Reprogrammed macrophages promote spread of breast cancer

Reprogrammed macrophages promote spread of breast cancer
Transcriptomic analysis identifies characteristic changes in reactive ECs during metastatic colonization of the lung. a, Immunofluorescence images showing association of lung ECs (CD31) with metastatic breast cancer cells (GFP) in mouse lung at indicated time points post intravenous injection of MDA231-LM2 breast cancer cells. Scale bars, 50 μm. Dashed lines indicate margins of metastatic foci. b, Quantification of metastatic nodules from a with intranodular ECs; n = 72 nodules (week 1), n = 76 nodules (week 2) and n = 83 nodules (week 3) from four mice were analyzed for each time point. Data are presented as means ± s.e.m. c, Size of MDA231-LM2-derived metastatic nodules in lung at weeks 1–3. A minimum of 16 nodules were analyzed for each lung; n = 4 mice per group. d, MDA231-LM2 cancer cells (left) and ECs (right) in lung at indicated time points. Data show means ± s.d; n = 4 mice per time point. P values were determined by one-way ANOVA with Dunnett’s multiple comparison test. e, Experimental setup for EC isolation from mouse lung at different stages of MDA231-LM2-derived metastasis, followed by transcriptomic analysis. f, PC analysis of gene expression profiles from ECs isolated from healthy lung (control) or lung with different stages of metastasis (as in e). g, GSEA of isolated ECs using proliferation- or inflammation-related signatures. Signatures with nominal P < 0.05 and FDR < 0.25 were considered significant. h,i, Violin plots showing z-score analysis of tumor angiogenesis and tip cell signatures (h) or patient poor-outcome gene clusters (i), calculated from transcriptomic profiles of ECs isolated from metastatic lungs at indicated time points. P values were determined using averaged z-scores of each signature by unpaired two-tailed t-test; n = 3 biological replicates per group. j, Heatmap showing expression of 58 genes of secreted proteins (GSP58) upregulated in lung ECs at week 3 post cancer cell injection. Cutoff log2(fold change (FC)) > 0.75, P < 0.05, FDRq < 0.25. k, GSEA graph showing enrichment of GSP58 in samples of human lung metastases of breast cancer, ranked according to lung metastasis-free survival. NES, normalized enrichment score. FDR was determined from P values calculated by random permutation test. Credit: Nature Cancer (2022). DOI: 10.1038/s43018-022-00353-6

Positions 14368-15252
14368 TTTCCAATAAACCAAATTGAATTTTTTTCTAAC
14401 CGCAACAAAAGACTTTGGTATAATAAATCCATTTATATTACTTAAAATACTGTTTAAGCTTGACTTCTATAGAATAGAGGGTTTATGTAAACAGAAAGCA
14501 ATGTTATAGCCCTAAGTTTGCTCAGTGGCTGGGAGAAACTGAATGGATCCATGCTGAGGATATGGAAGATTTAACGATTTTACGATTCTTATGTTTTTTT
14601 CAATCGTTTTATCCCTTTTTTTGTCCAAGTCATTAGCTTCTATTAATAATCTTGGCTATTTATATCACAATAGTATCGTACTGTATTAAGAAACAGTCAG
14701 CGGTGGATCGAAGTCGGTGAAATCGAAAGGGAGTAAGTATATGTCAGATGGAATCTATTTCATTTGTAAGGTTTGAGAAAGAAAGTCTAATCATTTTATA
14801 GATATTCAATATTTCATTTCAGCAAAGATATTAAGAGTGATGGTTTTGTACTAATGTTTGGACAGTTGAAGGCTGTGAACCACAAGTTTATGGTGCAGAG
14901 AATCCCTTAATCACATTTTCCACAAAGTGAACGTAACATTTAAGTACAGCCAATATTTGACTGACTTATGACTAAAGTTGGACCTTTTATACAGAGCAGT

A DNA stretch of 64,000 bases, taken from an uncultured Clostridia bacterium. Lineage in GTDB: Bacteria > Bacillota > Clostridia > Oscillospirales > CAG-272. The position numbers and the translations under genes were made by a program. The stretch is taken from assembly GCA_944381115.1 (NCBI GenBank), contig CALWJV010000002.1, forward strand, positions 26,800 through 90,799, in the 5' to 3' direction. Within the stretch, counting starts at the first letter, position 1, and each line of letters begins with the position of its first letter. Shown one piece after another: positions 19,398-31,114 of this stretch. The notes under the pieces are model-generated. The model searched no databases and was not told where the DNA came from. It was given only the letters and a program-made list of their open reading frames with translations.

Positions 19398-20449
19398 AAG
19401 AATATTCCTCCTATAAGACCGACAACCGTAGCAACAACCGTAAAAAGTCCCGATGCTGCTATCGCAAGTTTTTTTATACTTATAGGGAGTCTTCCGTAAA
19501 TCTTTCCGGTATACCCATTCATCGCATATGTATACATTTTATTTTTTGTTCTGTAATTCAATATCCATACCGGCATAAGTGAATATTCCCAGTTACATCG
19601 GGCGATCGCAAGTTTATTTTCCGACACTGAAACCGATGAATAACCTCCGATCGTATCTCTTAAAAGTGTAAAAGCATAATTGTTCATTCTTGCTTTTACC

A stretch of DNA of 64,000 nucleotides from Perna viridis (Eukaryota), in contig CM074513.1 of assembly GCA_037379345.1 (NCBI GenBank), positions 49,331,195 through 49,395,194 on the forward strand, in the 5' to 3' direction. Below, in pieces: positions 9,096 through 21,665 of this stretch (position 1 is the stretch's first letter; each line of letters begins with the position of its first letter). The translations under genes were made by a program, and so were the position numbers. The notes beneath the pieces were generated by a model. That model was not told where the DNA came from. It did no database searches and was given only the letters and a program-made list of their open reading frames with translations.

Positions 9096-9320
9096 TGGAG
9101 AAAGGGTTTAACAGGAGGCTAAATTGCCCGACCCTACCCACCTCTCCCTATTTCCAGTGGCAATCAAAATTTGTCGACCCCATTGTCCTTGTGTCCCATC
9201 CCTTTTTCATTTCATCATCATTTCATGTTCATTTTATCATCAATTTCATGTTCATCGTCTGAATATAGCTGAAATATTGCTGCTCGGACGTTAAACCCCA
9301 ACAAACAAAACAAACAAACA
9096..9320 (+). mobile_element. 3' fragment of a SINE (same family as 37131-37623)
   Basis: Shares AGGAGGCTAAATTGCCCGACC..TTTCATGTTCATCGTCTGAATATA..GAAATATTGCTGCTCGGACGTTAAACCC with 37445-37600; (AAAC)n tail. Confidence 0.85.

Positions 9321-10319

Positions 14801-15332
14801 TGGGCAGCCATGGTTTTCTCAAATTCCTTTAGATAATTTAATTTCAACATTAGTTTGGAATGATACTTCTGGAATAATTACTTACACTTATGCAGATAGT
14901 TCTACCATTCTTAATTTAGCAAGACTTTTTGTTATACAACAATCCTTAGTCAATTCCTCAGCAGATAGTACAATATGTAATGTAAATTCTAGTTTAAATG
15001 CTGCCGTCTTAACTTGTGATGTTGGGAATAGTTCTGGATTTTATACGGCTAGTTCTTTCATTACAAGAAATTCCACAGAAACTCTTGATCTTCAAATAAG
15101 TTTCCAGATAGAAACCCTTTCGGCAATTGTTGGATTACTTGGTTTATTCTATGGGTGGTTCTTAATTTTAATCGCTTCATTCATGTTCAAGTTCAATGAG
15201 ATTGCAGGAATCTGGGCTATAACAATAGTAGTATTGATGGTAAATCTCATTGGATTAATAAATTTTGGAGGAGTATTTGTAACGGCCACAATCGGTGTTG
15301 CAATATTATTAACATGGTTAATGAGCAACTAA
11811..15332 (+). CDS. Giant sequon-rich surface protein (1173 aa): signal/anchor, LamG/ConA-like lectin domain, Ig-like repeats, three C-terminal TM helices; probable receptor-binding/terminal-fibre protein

Metastatic breast cancer cells abuse macrophages, a type of immune cell, to promote the settlement of cancer metastases in the lungs. The reprogrammed macrophages stimulate blood vessel cells to secrete a cocktail of metastasis-promoting proteins that are part of the so-called metastatic niche. This was demonstrated by scientists from the German Cancer Research Center and the Stem Cell Institute HI-STEM in mice that had been transplanted with human breast cancer cells. The work enabled the scientists to identify new targets and develop initial concepts to better restrain the metastatic spread of breast cancer.

Cancer spreads within the body as detach from the and travel to distant body regions via the bloodstream or lymphatic system. Before they can grow into a metastasis at a secondary site, they must communicate with their new environment through a variety of molecular interactions. "In order to settle in this new, hostile milieu, the cancer cells corrupt the microenvironment to support their growth," says Thordur Oskarsson of the German Cancer Research Center (DKFZ) and the stem cell institute HI-STEM. Researchers refer to this as the creating a "metastatic niche."